The Ontario Provincial Infectious Diseases Advisory Committee (PIDAC) has developed detailed best practice recommendations for hospitals and all health care facilities on the prevention of the spread of C. difficile.
However, the C. difficile germ is very hardy and can survive for a long time on the many surfaces in a hospital. Outbreaks of C. difficile diarrhea have been difficult to control in some situations and require a prolonged effort by the hospital to control.
It is fair to say that we do not have all of the answers to preventing and treating C. difficile diarrhea. But we do know that keeping a close eye out for this infection by surveillance is very important. By combining all of this information from all of Ontario's hospitals, we can learn a great deal about the best ways to control C. difficile.
Questions and Answers about Public Reporting of Infectious Diseases
How are the rates calculated?
The C. difficile rate is calculated as follows: Number of new hospital-acquired cases of C. difficile associated disease (CDAD) associated with the reporting facility divided by the number of patient days X 1000.
This rate represents the incidence rate of hospital-acquired CDAD associated with the reporting facility per 1000 patient days. The exclusion criteria for the data (excluded from the numerator and denominator) are children under one year. All other patients (e.g. mental health and rehab) are included.
What is a "rate"?
A rate is the way we measure how many new cases of C. difficile diarrhea are happening in the hospital.
Hospitals report important things like C. difficile cases as a number "per 1000 patient-days". A "patient-day" means one patient in the hospital for one day. 1000 patient-days means one patient is in the hospital for 1000 days or 1000 patients were in the hospital for one day, or anything in between. The number of patients in the hospital for a month is multiplied by the number of days each patient spent in the hospital for that month. Some people are in and out of the hospital in one day, others stay seven days, and some stay even longer. So if 100 people each spend 10 days in the hospital, that equals 100 people x 10 days = 1000 patient days.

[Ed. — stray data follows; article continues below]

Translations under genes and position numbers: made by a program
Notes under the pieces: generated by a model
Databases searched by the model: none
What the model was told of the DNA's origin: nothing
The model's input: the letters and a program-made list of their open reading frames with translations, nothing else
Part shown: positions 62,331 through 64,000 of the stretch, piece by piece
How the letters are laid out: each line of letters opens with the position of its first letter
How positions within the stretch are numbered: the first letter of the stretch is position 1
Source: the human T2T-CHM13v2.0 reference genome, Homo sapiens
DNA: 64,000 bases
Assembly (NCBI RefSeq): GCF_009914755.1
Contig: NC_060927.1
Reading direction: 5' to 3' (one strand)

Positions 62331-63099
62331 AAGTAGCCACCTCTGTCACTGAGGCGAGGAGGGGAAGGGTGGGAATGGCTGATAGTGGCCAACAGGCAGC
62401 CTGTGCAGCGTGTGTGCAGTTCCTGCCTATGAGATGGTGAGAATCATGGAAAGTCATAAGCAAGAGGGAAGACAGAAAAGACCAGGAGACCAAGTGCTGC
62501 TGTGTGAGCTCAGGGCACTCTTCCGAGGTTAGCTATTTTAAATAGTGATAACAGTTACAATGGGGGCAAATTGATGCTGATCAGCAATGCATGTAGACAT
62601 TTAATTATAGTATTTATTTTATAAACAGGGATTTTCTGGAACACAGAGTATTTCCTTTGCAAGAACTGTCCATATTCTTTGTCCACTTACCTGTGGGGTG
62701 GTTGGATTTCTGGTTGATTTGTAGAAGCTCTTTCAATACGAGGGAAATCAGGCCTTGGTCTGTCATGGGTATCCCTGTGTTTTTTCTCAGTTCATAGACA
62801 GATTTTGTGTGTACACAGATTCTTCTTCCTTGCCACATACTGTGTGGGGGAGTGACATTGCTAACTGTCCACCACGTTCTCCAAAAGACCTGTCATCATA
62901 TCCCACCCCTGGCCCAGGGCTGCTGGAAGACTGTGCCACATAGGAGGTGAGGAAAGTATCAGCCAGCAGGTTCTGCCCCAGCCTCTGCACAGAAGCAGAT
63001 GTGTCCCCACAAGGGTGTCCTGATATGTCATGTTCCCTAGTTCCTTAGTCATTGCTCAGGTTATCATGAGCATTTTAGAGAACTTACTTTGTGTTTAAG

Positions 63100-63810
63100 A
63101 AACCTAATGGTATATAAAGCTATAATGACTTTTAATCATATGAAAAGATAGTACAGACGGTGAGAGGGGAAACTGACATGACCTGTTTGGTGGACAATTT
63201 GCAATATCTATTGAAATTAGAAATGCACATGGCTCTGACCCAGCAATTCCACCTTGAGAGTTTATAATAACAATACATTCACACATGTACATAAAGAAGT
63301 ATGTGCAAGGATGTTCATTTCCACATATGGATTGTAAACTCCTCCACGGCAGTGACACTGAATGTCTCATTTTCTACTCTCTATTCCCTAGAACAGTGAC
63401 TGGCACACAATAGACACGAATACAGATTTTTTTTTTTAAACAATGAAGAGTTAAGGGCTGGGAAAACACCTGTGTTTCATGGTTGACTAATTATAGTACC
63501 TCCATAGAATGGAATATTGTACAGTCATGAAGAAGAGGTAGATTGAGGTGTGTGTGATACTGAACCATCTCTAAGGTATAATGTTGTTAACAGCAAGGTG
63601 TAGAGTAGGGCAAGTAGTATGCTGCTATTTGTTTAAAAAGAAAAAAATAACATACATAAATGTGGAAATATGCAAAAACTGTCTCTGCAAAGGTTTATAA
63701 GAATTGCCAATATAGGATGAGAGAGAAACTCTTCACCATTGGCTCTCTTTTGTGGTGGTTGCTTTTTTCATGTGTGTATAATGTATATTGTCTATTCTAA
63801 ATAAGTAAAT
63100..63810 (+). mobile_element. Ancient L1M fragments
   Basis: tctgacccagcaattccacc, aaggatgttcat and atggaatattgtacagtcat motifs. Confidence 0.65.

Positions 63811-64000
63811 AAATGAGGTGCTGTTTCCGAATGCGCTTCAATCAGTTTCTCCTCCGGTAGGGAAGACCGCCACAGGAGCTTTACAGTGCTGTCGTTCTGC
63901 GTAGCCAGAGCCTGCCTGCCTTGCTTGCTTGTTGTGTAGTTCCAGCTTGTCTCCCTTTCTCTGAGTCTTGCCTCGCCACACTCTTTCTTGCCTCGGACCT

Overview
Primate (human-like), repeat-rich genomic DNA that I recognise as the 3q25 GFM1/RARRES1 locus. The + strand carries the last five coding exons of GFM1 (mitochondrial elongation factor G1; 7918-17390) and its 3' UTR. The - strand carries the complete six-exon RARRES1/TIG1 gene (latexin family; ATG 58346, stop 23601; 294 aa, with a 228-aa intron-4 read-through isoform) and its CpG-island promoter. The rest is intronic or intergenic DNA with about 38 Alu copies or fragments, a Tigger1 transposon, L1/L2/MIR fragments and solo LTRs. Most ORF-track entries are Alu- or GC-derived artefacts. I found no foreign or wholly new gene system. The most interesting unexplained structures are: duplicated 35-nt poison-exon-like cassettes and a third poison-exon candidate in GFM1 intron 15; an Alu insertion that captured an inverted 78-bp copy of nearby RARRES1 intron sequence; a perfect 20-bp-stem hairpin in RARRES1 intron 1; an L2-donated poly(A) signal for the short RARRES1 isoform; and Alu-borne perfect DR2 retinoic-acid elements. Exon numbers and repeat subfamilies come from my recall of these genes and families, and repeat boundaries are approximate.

This is the required way to report C. difficile infection data so that hospitals, both large and small, can compare their rates of C. difficile over time.
What does the rate of C. difficile mean?
Over the last few years C. difficile has become more common in many hospitals. This can be because hospitals are using more modern ways to detect C. difficile cases and so they find more cases. C. difficile is being found in hospitals around the world. The rates vary a lot between hospitals over time.
If the rate of C. difficile in a hospital goes up within a short period of time, this could mean that there is an outbreak that the hospital must look into and take action to prevent any further spread. Hospitals that provide care to the patients with the most complex health problems such as large referral and teaching hospitals tend to have higher rates of C. difficile diarrhea than smaller hospitals. However, C. difficile is of concern in all hospitals and this is why measuring the rate of C. difficile diarrhea is important. This rate lets the hospital know if there is a C. difficile problem and that they need to take steps to prevent spread of this germ.